Saving as .rtf

David Parry bio photo By David Parry

Since I got a few questions on this based on my rant about MSword I thought I would explain in more detail, and set up a series of screenshots to explain the .rtf (Rich Text Format) issue and help those who haven’t heard about this before.

First let me explain the issue a little more clearly than my last post (if you know about file extensions just skip this and go down to the section labeled how-to). When you look at a document name it has two parts, the file name and the extension. The extension tells you what type of format a document is. So for example I was working on Chp. 2 of my dissertation today which is rather boringly named “Chp2”. When I look at the full file name thought it says “Chp2.mel”. The “mel” tells me (and the computer) what type of file this is. “mel” stands for Mellel (the word processor I use). This means the program needs to be able to read “Mellel” to open the document. Think of the extension as the “language” the document is written in, and the program has to speak the appropriate language or it can’t read the document correctly. (Like if I boarded a bus in Thailand, wouldn’t understand a thing.) Now if I am only ever going to use my computer and only want my document to be readable by me and my computer, no worries. The problem is if I send this “Chp2.mel” to my advisors (none of whom have Mellel) when they open the file it is likely to look like it was written in Thai (that’s even if they can open it at all).

Which brings me to MSWord. MSWord documents are saved under a .doc file. So if I had written the aforementioned article in MSWord it would read Chp2.doc. See Microsoft was clever, they titled the extension, .doc to make it seem natural, as if it is any old document, its just a “.doc” file. The problem is .doc is a very specific language, which in fact Microsoft owns. And companies and universities shell out billions to them to be able to have their computers talk in this language. This would not be a problem if it was a good format (language) or if everyone/every computer could read it. But they can’t.

So what’s the solution? Espranto. Or at least the Espranto of computer word processing. .rtf is a type of document that is designed to be read by all word processors. Microsoft Word, Mellel, Nissus Writer, Pages, etc., they can all read this format. (See the Espranto of Word Processing, although way more useful, William Shatner would be so proud.

This way if you save as a .rtf everyone with a computer should be able to read it, in their word processor of choice.

Now for the down side, .rtf doesn’t always preserve a documents formating. 98% of the time it will work, especially for things like school papers. Students just need to know how to get the document into .rtf. And most importantly to quick check to make sure that everything is okay.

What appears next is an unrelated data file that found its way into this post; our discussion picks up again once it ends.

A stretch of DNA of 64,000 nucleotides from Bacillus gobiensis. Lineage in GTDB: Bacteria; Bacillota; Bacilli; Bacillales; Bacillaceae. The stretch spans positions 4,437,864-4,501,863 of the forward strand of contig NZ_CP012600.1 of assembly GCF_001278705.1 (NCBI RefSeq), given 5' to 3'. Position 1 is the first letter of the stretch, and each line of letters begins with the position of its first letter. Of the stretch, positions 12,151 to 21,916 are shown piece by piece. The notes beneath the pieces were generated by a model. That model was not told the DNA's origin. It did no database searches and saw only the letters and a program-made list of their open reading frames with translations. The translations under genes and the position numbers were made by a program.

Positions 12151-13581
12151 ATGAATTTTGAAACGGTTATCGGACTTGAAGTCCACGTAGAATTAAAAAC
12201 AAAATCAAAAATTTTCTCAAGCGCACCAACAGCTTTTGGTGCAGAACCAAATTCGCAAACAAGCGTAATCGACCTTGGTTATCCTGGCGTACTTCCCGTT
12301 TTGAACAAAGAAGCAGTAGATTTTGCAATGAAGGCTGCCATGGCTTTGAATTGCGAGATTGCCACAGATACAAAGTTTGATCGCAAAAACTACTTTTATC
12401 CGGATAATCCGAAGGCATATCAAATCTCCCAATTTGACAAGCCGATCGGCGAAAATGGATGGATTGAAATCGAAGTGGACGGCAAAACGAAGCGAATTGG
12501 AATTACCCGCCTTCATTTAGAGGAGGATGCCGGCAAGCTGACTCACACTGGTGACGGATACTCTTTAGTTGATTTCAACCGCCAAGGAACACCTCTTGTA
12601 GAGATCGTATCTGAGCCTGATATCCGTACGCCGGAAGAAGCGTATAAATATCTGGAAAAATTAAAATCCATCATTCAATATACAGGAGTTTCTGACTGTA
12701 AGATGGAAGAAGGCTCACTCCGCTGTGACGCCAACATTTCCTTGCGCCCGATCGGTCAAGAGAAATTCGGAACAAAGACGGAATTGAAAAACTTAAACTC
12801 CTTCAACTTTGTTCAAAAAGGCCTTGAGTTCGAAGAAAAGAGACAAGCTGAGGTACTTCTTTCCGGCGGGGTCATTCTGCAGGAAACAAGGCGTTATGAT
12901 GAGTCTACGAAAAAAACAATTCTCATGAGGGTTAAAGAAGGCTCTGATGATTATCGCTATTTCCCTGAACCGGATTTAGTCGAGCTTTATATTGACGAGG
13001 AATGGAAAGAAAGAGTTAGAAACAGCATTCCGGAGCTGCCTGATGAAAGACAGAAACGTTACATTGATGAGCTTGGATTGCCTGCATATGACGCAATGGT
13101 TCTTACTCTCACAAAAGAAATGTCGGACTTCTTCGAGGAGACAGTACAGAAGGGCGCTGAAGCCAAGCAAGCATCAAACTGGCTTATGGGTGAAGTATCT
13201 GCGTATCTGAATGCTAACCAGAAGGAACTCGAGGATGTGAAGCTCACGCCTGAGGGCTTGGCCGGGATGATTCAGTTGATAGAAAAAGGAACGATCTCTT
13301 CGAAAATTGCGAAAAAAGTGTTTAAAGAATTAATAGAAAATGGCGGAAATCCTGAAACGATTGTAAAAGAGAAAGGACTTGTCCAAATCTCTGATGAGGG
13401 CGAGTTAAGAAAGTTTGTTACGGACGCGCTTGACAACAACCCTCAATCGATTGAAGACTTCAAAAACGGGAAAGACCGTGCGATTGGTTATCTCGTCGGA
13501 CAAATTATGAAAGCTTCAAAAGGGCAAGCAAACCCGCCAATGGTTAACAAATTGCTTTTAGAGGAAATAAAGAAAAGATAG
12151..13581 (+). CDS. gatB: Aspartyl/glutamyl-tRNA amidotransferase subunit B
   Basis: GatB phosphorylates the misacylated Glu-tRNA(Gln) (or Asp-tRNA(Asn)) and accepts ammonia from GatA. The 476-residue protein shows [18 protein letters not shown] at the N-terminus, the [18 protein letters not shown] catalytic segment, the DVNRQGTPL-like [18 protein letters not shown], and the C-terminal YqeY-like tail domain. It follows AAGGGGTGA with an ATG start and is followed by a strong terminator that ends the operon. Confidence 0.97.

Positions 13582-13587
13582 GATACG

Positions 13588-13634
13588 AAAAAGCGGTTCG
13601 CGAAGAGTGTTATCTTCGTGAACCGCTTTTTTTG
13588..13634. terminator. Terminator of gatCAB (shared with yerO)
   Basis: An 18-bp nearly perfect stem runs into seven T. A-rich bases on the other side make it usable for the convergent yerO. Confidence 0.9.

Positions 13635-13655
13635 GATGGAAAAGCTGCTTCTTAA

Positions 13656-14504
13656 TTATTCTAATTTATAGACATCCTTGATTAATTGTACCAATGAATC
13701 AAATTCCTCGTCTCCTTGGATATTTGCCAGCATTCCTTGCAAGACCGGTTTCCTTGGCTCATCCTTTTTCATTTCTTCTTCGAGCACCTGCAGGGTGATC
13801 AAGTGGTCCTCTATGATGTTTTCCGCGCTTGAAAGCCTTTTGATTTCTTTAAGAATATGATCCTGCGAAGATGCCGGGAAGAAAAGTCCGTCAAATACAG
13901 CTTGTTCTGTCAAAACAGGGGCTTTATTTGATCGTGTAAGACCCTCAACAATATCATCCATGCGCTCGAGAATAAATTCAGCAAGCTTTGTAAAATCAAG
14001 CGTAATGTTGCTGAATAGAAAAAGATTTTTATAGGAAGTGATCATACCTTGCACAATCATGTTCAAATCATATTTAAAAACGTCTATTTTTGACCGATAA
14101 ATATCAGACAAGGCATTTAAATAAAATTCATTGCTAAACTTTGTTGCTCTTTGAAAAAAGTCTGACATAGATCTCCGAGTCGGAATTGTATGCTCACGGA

.doc files are also much larger than .rtf files, and are far more likely to contain a virus.

(Here is my ideological aside so if you want skip it and go to the how-to.) If academics is about opening up knowledge, sharing ideas etc., than we should get in the process of “speaking“ in a way that is readable by the largest number, not in a language owned by a few. It is simply good pragmatic and ideological practice to share files in a .rtf form.


Okay so how to get this done. It is actually really simple. Most Word Processors will do this rather easily, MSWord included. Let’s take MSWord first. Select Save As from the File Menu (do this instead of just selecting save. Now at the bottom of the pop-up window under the line that says ”File Name“ is a line that says ”Save as type“. This is what you want. Select the arrow, and choose ”Rich Text Format (*.rtf). Done. (Sorry I don’t have a copy of MSWord but if someone wants to send me a screenshot I will put it up here). You can also save it as a .doc file just in case. Now the trick is, just to be sure, after you have saved the file, to close it and re-open it to make sure it looks fine. (Like I said 98% of the time it will be okay)

Some programs actually don’t let you select “save as“, you won’t see this option available. Instead you need to find the option that says ”export“ and export the text as an .rtf. The end result here is the same, it is just a matter of how a particular application is organized. (See screenshot below of Mellel’s export function.


And here is Abi Word (which looks similar to MSWord on the Mac)

As a general rule when students send me digital copies of their papers I require them to be in a .rtf form. This way they learn how to do it, I can be guaranteed to be able to read it, and everybody else can to, this is particularly important for workshopping papers etc.</p>